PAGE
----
Listwire Free AutoresponderI’m only going to discuss my personal views regarding the pros and cons of the Listwire free autoresponder here, with which I’ve had a little experience recently (yes I really went there!)

My Review of Listwire’s Free Autoresponder

Listwire is touted as “The world’s best FREE Autoresponder! The only 100% FREE autoresponder and internet marketing service on the web”. Fair enough, I suppose. I remeber seeing them some years ago and, as they’re still operating today, conclude they’re an established and serious business. So I decided to take a closer look and give Listwire a try.

As you might expect, it’s a basic and straightforward autoresponder where you can build a series of follow up emails on multiple autoresponder lists. Listwire also lets you send out broadcast messages to your lists.

There are some basic list management tools such as add, unsubscribe, blacklist and export. There’s a very basic web form builder with a series of options such as In-Line for placing an HTML subscribe form on a webpage, Pop-Up, Pop-Over, Pop-Under, Lightbox and Fancybox.

I only tried In-Line so I could mess about with the HTML to get it looking a bit better. Not Listwire’s fault but I found that for each line of the form code, WordPress would add a line break “<br>” at the end of each hidden input field which annoyingly moved the whole form down the page. I managed to rectify this with the following simple custom CSS:

.listwireform br {
display: none;
}

You can build plain text and/or HTML emails, and Listwire has a built in WYSIWYG email editor to help you build attractive emails. You’re also provided with a series of standard tags However you cannot save your work as a template in Listwire, and by the way there are no built in templates to chose from.

OK so far so good for a free autoresponder service, albeit clunky and outdated. I could just about live with this for basic usage if it wasn’t for the following issues.

My Problems With the Listwire Free Autoresponder

Listwire only allows double optins. That is, all your new subscribers have to click a link to confirm their subscription. This would be a problem if I was focusing upon building a list as quickly and efficently as possible using single optin, which I may want to try in future.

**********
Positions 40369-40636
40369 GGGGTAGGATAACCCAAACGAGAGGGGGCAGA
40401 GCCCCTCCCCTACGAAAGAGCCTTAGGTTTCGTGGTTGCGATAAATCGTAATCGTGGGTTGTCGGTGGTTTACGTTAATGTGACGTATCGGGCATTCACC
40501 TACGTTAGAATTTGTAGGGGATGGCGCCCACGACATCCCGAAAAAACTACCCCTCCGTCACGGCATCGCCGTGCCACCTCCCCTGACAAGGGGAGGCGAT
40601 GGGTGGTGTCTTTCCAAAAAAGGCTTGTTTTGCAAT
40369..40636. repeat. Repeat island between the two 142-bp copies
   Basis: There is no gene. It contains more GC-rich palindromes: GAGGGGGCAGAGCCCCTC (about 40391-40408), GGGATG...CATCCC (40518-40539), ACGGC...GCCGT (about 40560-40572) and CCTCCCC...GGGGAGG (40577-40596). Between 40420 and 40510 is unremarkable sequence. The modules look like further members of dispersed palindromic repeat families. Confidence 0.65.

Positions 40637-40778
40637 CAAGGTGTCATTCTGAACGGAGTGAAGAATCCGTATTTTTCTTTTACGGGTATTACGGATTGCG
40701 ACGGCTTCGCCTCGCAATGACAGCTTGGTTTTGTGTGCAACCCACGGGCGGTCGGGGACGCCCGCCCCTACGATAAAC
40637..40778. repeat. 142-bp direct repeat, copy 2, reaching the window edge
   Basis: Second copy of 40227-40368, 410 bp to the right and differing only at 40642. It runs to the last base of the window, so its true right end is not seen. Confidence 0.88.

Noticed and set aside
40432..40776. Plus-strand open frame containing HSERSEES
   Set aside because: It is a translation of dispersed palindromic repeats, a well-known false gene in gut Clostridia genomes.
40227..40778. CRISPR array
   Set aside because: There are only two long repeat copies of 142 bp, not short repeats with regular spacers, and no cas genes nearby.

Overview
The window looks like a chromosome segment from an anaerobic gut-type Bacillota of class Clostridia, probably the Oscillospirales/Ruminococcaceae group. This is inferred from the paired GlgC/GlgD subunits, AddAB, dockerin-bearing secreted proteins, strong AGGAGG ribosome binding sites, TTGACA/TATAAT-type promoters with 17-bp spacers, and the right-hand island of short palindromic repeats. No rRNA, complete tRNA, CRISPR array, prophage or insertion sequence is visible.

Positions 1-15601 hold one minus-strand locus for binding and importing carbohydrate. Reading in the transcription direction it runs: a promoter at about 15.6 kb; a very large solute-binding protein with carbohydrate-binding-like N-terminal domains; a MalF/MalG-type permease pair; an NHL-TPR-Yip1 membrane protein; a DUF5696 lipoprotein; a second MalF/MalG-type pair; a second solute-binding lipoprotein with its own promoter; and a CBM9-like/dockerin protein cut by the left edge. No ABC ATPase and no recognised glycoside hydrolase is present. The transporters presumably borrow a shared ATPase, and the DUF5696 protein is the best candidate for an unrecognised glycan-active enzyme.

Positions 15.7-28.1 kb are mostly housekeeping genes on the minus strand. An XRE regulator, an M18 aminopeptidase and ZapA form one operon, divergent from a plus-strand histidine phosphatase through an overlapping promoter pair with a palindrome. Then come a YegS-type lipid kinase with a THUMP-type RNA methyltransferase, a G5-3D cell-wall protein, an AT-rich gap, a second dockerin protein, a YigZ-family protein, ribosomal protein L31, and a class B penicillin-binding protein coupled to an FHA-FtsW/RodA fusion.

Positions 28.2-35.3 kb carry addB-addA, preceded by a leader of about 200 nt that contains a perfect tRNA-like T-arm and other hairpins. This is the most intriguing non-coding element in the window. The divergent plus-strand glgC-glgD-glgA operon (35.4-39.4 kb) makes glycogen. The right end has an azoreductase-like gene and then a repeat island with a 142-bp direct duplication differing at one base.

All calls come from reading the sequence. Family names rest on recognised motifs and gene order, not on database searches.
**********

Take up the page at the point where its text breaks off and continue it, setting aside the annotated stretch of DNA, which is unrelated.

However, my goal is to build a relationship with folk who really want to be on my list, and not joining just to get a free report or some such (nothing wrong with that though). So I would probably be looking at double opt-in subcriptions anyway at this point.

So what’s the problem then? Well, when your new optin enters their name and email and clicks the button to subscribe, the page they’re taken to is a Listwire page which tells them to go check their inbox and click the subscribe link. OK, but with paid autoresponders you can select the URL that subscribing takes your new optin to, which is much more preferrable to an internet marketer.

And then when your new optin clicks the subscribe link in the Listwire confirmation email, they are then taken to a page advertising other offers. You have no control over this either, so that’s another opportunity missed from an optimal internet marketing point of view.

Finally, and this is the major deal-breaker for me, the links you include in your follow up emails don’t take you directly to their intended destination. Instead, Listwire uses an iframe to place an advert in between your email link being clicked and arrival at the intended destination URL.

Listwire Free Autoresponder Conclusion

I won’t be using Listwire. I understand that providing a free service requires a certain amount of monetization somehow. But the level of intrusion I noticed when I tried Listwire, as reported above, is far more than is worth tolerating when I’m aiming to build positive, trust-based relationships with my subscribers.

Simply put, I feel it would be unprofessional of me to expect my subscribers to tolerate all that unwanted advertising. I also have to ask myself, if I subscribed to a Listwire list, how long would I choose to stay on it? Not long, if I had to wade through independent advertising each time to reach the link I clicked!

I’m sure that the Listwire free autoresponder is fine for some purposes. But for the reasons above, for me I think using a free autoresponder like Listwire is a false economy and I have chosen to invest in a paid autoresponder. I believe my subscribers absolutely deserve the best (ad free) experience I can provide.

  1. Darja says:

    Great article and rewiev.Thank you for this information and I agree with you our subscribers deserve the best that we can provide.

    Kindest regards,
    Darja

    • Matt says:

      Thanks for commenting with your kind words Darja.
      Looks like you’ve got a great attitude towards your audience.
      Instead of writing off the time I felt I wasted with Listwire, I just thought why not document the experience as a review blog post which may perhaps benefit others.
      All the best
      Matt

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